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Andrew L. Thomas and Denny Schrock

Hundreds of perennial plant species native to the midwestern United States have potential as ornamentals, but information on how best to use such plants in the landscape remains scarce. Many horticulturists are looking for species that perform well under low-maintenance conditions and that also attract and benefit desirable fauna, such as butterflies and birds. While many of our native plants may fit into this category, not all such species will meet aesthetic criteria for home landscapes. Some native species respond to seasonal changes in temperature and rainfall by browning or going dormant. Others have very specific site requirements for moisture, soil, and humidity that may be difficult to meet in an urban landscape, or their size, growth habit, or other characteristics may make them aesthetically undesirable in the typical home landscape. This study evaluated the performance of 67 plant taxa native to the midwestern United States selected for their promising potential in a low-maintenance landscape situation.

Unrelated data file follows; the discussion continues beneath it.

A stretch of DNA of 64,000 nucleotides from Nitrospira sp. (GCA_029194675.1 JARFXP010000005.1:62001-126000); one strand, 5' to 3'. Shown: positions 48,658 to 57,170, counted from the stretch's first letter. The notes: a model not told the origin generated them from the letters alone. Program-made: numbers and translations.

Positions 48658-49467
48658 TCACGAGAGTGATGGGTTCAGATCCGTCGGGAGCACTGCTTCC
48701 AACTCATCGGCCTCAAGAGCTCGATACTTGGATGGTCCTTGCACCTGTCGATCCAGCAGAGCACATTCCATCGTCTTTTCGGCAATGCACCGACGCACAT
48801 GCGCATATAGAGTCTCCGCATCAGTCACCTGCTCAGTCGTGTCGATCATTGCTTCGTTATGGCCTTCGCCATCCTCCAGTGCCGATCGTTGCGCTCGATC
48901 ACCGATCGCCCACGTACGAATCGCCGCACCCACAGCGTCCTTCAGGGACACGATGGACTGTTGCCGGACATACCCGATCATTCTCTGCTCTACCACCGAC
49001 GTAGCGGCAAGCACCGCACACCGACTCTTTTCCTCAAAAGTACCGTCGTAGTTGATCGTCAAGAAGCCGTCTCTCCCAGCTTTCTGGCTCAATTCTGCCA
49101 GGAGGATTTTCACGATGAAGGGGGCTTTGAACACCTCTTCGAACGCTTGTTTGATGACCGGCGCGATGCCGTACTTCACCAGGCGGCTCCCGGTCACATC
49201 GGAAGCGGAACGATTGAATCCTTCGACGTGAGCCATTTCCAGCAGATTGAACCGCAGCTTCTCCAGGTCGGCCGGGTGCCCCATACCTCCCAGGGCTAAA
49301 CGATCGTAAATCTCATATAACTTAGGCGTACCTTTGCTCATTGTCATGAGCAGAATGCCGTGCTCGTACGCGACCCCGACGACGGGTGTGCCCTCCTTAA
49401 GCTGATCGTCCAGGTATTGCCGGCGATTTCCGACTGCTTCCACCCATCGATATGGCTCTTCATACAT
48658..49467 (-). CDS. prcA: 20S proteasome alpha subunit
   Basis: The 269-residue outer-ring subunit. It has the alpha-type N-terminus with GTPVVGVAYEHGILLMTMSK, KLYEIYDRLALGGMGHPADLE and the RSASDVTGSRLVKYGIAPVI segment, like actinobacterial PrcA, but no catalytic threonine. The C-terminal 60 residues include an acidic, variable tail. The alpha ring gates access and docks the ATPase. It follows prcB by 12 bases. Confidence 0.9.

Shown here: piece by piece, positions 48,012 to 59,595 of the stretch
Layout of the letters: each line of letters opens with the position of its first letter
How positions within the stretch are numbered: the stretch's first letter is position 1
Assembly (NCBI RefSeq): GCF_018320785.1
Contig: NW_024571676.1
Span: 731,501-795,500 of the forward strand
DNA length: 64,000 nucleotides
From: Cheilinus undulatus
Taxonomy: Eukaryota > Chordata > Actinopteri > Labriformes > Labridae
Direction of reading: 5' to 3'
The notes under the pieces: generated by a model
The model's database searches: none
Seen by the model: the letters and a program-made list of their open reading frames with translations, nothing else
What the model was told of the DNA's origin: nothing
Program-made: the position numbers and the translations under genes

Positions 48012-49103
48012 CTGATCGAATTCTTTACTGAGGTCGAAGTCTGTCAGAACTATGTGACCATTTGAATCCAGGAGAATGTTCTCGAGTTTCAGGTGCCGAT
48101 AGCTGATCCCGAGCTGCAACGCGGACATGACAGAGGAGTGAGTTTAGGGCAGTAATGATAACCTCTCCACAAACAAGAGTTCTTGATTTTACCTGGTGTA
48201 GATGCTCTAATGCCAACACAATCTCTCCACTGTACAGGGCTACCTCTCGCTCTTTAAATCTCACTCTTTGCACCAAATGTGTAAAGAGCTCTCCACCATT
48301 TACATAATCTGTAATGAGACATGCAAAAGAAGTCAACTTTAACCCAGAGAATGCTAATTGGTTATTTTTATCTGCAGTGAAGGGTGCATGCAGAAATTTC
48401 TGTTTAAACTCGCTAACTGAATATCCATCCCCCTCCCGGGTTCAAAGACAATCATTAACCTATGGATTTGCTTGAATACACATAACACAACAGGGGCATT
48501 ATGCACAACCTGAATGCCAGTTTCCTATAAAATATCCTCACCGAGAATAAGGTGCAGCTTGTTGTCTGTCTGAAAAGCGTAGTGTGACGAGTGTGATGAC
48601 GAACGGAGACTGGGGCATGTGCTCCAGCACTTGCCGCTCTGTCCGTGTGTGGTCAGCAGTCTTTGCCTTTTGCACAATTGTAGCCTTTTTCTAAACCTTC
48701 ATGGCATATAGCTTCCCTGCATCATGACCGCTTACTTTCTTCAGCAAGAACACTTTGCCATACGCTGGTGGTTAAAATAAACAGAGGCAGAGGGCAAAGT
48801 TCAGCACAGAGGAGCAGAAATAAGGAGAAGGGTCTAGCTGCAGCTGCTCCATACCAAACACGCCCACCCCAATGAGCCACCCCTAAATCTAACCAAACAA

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Andrew L. Thomas, Patrick L. Byers and Mark R. Ellersieck